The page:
A fascinating documentary special by the Culture Show ‘Art for Heroes’ broadcast on Remembrance day, 11/11/11 gave an interesting and convincing insight into how art therapy is helping ex-servicemen deal with the symptoms of post-traumatic stress disorder (PTSD).
The reporter, Tim Samuels met with a number of veterans of recent British conflicts including the Falklands and
I can’t put it as well as the documentary, so I’ll stop there and just recommend you watch it!
It’s really moving and thought provoking and well worth a watch – Art for Heroes - A Culture Show Special
I also found this great Art Therapy blog whilst researching for this post - Art Therapy Blog .
Adrian Hill - One amongst Many
Adrian Hill (1895 – 1977)In 1917, Adrian Hill was the first official war artist appointed by the government to record scenes of the First World War, these works are now housed in the Imperial War Museum. Hill subsequently introduced the concept of art therapy into hospitals after being confined for TB. Hill coined the term "Art therapy" in 1942, and in 1945 published his ideas in the book "Art Versus Illness".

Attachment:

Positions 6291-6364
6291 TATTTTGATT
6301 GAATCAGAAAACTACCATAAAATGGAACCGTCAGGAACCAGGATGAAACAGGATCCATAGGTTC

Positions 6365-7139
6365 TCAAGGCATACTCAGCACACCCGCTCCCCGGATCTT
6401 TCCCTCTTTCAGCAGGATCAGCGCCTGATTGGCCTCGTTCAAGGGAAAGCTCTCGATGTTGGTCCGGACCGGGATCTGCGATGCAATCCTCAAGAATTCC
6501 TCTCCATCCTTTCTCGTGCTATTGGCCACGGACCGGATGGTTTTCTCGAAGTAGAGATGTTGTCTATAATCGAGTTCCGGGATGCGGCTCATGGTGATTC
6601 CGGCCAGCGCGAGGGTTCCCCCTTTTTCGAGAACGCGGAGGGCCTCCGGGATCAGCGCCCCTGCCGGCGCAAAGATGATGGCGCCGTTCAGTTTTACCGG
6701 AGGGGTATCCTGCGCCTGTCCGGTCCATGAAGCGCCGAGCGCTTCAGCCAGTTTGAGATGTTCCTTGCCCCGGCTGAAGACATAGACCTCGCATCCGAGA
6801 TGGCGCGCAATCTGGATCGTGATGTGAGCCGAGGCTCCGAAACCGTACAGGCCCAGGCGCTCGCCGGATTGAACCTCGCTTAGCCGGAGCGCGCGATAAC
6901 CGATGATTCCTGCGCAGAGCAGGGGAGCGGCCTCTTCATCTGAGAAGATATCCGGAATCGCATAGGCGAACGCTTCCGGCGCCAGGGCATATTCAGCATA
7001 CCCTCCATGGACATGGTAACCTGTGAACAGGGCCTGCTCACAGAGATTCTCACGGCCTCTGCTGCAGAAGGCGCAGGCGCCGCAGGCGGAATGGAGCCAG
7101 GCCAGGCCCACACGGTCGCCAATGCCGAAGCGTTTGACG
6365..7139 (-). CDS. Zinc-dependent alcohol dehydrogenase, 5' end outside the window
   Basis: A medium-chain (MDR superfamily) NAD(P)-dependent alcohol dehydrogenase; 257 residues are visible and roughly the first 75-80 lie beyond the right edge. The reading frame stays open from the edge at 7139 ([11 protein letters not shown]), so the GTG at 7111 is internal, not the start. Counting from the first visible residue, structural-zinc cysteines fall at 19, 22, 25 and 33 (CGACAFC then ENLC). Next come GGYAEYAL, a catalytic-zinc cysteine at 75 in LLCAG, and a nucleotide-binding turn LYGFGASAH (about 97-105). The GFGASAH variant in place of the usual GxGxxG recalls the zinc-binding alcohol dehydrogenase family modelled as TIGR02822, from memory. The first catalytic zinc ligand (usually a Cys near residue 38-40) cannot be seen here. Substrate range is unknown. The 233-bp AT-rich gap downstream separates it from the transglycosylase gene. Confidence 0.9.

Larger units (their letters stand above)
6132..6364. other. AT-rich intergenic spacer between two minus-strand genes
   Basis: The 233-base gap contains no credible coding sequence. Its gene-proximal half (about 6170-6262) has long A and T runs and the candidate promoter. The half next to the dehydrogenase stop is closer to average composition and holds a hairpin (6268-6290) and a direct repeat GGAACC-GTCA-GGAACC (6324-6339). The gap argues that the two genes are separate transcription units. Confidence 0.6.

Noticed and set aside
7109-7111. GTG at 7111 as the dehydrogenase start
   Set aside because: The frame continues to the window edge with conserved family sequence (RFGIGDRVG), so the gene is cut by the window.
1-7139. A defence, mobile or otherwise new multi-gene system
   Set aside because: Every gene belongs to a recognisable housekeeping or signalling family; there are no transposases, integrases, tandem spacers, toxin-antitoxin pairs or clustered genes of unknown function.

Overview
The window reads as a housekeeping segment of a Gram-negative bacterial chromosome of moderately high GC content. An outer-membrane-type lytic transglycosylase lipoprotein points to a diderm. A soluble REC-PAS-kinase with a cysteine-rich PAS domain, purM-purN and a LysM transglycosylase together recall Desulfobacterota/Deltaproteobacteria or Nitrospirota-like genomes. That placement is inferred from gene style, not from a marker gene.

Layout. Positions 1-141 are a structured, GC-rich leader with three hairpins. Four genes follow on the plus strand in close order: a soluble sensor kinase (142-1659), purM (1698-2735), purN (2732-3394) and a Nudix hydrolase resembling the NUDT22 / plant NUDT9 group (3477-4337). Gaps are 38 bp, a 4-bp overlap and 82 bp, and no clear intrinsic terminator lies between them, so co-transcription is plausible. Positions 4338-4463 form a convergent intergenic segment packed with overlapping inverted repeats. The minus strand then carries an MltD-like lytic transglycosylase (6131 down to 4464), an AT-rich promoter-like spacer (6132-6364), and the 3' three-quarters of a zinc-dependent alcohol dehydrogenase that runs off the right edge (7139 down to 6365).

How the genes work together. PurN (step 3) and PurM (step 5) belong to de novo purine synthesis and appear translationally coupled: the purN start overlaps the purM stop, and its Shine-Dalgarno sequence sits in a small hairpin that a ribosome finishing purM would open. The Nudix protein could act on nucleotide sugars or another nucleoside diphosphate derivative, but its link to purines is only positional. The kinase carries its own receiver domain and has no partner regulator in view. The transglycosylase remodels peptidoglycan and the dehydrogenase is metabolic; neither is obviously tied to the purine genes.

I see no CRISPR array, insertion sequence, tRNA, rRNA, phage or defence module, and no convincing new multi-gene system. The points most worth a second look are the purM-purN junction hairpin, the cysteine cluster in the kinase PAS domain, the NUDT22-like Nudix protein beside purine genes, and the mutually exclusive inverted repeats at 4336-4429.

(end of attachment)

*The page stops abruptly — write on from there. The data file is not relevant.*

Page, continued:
Hill thought that when the patient's physical resistance was at its lowest this somehow rendered the "animal ego" quiescent and allowed the creative powers of the "spiritual essence" to come through in works of art. On recovery, these creative powers would tend to wane back to the "pictorial commonplace". He recognised that war was not only physically destructive but also damaged "minds, bodies and hopes" and that the need for psychological healing was even more important than mere physical repair of "property and estate". He believed that the practice of art, "in sickness and in health" , could turn society away from war by making artistic creativity more appreciated. He saw art therapy as becoming an integral part of the National Health Service.
Adrian Hill info taken from Wikipedia - Adrian Hill